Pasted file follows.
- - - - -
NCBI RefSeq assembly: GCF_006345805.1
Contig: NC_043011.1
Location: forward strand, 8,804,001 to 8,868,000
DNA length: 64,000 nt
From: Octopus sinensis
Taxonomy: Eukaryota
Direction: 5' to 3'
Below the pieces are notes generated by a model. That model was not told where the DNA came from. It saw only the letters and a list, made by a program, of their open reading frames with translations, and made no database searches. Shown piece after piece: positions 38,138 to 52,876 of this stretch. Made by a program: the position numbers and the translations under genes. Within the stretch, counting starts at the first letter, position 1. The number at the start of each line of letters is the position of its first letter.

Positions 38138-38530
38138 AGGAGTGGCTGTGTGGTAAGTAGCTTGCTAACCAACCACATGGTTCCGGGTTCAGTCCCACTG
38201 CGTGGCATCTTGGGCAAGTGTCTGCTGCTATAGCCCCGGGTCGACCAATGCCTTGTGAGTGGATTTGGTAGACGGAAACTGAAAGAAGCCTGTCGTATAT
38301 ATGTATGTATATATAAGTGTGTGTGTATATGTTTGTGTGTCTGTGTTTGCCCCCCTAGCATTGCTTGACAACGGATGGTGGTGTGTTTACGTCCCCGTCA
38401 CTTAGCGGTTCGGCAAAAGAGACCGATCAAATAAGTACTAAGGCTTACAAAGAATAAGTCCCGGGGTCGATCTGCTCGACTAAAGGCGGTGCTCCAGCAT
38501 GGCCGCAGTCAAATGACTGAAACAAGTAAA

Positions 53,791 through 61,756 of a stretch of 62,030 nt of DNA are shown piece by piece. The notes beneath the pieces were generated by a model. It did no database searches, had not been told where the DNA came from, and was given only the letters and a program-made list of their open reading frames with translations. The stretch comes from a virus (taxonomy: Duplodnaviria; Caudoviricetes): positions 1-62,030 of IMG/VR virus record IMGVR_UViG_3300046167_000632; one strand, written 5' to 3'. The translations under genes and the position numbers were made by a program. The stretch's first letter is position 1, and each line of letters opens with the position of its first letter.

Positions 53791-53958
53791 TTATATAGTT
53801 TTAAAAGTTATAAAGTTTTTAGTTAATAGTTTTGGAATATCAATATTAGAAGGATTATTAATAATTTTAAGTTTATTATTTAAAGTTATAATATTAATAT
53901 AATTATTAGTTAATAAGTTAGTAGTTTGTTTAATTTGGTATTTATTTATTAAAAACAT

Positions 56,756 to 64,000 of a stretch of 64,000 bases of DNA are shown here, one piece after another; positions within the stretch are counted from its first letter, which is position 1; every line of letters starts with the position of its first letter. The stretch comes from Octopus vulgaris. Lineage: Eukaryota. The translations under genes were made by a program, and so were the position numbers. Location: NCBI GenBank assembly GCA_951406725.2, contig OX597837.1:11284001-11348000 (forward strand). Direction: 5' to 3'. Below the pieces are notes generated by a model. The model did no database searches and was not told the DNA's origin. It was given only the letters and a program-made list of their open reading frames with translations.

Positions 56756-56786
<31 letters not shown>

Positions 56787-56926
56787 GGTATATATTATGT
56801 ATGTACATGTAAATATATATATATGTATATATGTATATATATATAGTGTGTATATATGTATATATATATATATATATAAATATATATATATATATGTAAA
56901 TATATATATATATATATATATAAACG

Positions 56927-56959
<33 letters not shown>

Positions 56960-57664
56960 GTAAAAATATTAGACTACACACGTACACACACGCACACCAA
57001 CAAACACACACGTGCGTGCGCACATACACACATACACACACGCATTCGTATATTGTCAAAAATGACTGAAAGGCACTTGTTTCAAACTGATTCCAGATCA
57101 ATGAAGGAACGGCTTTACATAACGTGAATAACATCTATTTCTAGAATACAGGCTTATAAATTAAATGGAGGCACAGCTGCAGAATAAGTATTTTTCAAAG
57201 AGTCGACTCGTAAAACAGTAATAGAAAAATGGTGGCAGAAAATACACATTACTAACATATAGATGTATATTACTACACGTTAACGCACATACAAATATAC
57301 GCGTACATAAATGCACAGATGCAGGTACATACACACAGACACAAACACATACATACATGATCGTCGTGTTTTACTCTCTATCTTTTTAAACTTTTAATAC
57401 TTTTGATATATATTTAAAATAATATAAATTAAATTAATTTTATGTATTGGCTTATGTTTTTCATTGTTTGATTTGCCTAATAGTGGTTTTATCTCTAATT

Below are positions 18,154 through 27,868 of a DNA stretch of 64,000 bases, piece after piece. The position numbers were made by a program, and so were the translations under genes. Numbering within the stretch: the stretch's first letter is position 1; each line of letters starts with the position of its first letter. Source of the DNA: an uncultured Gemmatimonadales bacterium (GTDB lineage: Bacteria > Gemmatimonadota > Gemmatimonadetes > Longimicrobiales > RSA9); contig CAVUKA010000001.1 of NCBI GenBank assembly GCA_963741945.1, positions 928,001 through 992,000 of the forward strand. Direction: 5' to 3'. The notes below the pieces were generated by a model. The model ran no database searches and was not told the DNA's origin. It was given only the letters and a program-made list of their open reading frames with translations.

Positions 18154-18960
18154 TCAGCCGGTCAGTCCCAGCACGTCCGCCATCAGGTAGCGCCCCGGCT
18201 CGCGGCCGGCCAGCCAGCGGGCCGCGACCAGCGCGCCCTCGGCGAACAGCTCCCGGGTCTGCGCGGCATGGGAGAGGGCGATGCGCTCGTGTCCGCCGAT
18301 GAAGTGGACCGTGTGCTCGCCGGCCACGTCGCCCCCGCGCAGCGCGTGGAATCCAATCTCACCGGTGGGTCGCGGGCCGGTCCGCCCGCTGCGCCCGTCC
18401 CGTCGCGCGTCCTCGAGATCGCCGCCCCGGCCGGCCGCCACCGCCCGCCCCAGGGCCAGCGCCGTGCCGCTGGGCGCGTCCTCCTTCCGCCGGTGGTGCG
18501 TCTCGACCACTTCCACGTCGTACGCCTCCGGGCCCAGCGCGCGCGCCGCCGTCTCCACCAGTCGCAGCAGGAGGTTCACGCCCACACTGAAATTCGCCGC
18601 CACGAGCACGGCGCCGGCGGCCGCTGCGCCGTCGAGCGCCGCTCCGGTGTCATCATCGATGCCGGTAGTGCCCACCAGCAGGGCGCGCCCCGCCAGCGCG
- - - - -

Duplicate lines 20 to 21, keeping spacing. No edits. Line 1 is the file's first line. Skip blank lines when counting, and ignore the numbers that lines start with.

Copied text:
Positions 56,756 to 64,000 of a stretch of 64,000 bases of DNA are shown here, one piece after another; positions within the stretch are counted from its first letter, which is position 1; every line of letters starts with the position of its first letter. The stretch comes from Octopus vulgaris. Lineage: Eukaryota. The translations under genes were made by a program, and so were the position numbers. Location: NCBI GenBank assembly GCA_951406725.2, contig OX597837.1:11284001-11348000 (forward strand). Direction: 5' to 3'. Below the pieces are notes generated by a model. The model did no database searches and was not told the DNA's origin. It was given only the letters and a program-made list of their open reading frames with translations.

Positions 56756-56786